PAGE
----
This photo provided by the International Partnership for Microbicides shows a ring that is coated with an anti-AIDS drug. (Andrew Loxley/International Partnership for Microbicides via AP)

In the fight against HIV, women have been severely limited in what they can do to protect themselves against the virus and it typically involves asking an infected partner to wear a condom. In recent years, those in wealthier parts of the world have also had access to a daily preventive pill -- but the idea of such a strict regimen and the potential expense has been so daunting that few have opted to try it.

There's finally hope that a convenient and inexpensive option that puts more of the power in women's hands may be available in the not-so-distant future.

Scientists reported this week that two large-scale studies in Africa have shown that a flexible vaginal ring that women can insert themselves may be able to provide limited protection against the virus. The idea of this type of treatment first came up more than two decades ago when a number of topical microbicides in the form of gels, films, foams, and rings went into tests. To researchers' disappointment, most did not appear to work at all.

[With a little blue pill, could San Francisco's AIDS epidemic be ending?]

Vaginal rings typically sit near the cervix and deliver controlled-release of a drug. They have been successfully used for years for birth control and for hormone therapy. In the case of HIV, the rings are coated with an antiretroviral dapivirine and replaced every month.

In one study, which was published Monday in the New England Journal of Medicine and involved 2,629 women ages 18 to 45 in Malawi, South Africa, Uganda and Zimbabwe, the risk of transmission of the virus was reduced by 27 percent. In the other, which involved 1,959 women in the same age range in South Africa and Uganda and will be presented this week at the Conference on Retroviruses and Opportunistic Infections (CROI),  it was reduced by 31 percent.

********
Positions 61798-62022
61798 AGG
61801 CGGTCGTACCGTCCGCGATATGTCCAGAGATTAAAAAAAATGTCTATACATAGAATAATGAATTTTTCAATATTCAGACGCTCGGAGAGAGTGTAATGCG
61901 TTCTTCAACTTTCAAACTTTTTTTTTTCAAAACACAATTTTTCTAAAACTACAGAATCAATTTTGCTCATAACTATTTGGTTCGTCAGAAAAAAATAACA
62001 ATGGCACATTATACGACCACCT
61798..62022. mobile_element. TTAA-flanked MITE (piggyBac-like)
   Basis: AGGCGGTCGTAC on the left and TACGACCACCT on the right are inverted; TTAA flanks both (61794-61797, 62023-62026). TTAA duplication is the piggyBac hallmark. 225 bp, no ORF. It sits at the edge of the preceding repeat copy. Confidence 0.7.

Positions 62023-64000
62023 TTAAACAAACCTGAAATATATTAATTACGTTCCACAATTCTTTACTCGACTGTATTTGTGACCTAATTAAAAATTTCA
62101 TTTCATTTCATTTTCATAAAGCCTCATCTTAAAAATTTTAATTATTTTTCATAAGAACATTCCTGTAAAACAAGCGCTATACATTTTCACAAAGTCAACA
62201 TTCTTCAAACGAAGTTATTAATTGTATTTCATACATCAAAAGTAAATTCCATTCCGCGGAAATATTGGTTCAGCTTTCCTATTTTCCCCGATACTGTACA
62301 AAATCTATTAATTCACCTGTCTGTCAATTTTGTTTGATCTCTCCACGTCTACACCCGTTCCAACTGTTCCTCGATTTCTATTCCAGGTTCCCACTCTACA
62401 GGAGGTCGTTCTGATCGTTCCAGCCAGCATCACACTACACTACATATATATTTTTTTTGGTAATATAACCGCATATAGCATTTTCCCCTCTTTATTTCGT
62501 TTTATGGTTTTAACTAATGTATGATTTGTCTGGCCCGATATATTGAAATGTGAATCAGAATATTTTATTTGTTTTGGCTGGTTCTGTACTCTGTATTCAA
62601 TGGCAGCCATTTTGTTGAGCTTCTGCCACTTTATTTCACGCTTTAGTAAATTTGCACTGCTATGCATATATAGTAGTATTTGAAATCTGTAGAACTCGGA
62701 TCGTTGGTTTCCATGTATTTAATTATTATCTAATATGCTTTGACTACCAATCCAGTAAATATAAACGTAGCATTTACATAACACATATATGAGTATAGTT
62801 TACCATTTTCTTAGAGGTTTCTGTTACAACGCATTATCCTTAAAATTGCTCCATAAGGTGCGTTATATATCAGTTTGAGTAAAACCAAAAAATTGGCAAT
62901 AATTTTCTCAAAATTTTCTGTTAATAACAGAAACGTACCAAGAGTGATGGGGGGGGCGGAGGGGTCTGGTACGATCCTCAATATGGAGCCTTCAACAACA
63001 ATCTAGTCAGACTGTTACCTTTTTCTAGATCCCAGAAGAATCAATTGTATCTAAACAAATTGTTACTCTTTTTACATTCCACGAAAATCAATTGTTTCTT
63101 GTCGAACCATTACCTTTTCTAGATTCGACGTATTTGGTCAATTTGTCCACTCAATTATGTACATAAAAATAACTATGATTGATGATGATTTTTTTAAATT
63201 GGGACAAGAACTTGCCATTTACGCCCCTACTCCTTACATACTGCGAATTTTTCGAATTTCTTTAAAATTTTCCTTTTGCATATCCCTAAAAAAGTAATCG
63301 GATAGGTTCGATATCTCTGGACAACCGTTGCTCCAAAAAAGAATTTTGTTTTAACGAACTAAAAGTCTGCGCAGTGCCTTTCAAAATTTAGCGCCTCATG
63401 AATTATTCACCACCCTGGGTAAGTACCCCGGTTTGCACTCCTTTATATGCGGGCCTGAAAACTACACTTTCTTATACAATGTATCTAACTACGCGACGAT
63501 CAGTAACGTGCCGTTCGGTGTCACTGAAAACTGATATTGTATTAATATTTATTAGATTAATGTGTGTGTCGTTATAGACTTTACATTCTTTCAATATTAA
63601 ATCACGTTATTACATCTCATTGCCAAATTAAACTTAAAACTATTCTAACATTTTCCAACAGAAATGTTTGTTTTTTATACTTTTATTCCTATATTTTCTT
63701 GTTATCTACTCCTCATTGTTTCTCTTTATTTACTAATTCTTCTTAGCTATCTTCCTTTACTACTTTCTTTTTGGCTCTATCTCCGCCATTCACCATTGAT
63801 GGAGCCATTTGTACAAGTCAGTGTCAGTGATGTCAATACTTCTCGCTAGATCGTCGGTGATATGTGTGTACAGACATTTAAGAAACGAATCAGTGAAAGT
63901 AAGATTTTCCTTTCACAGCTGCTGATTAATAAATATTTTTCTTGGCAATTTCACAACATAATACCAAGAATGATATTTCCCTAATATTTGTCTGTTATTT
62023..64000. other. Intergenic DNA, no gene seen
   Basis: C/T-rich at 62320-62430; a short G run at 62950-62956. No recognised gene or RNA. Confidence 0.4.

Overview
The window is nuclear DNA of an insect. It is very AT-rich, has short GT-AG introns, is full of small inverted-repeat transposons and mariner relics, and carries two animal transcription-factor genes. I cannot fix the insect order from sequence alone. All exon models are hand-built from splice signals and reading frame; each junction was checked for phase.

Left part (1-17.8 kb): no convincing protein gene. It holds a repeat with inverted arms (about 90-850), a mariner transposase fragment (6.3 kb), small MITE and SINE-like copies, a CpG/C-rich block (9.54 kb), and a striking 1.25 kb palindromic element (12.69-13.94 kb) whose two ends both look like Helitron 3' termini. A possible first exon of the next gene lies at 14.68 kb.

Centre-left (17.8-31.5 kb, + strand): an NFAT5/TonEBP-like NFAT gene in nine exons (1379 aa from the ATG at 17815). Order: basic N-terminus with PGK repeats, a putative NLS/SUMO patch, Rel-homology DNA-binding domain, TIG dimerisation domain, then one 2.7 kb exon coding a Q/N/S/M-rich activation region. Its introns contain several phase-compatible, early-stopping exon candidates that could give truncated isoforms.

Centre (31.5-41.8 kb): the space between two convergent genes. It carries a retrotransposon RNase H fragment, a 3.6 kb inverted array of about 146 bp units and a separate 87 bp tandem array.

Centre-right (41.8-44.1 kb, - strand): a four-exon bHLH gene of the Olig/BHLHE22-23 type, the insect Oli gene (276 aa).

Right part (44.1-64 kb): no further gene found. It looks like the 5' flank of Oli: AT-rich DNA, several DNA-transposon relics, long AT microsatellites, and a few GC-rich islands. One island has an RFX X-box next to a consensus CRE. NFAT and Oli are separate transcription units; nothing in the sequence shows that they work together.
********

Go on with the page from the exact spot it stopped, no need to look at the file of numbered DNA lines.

Those numbers are promising in themselves (although lower than expected when the study was originally conceived), but the researchers also noticed something else in the data that raised their hopes even more. Among women 25 and older, the device appeared to work surprisingly better than in the younger women -- up to 56 percent in one group -- leading them to wonder whether those who didn't see a benefit just didn't use the ring the right way.

In the New England Journal of Medicine paper they noted that they may have even overestimated adherence to the therapy and theorized that some participants "may have used the ring for only a portion of the month (and possibly only for a few hours before a clinic visit)."

Mitchell Warren, executive director of AVAC, a nonprofit that focuses on HIV/AIDS prevention efforts, called on researchers to expand their trials by offering the ring to former participants who may have received a placebo.

"These studies' results are needed to help guide decisions about regulatory approval and, perhaps, eventual rollout of a monthly dapivirine ring," Warren said. "In addition, we need to look at streamlining the process of developing a combination ring that could protect against both HIV and pregnancy.”


(AVAC)

 

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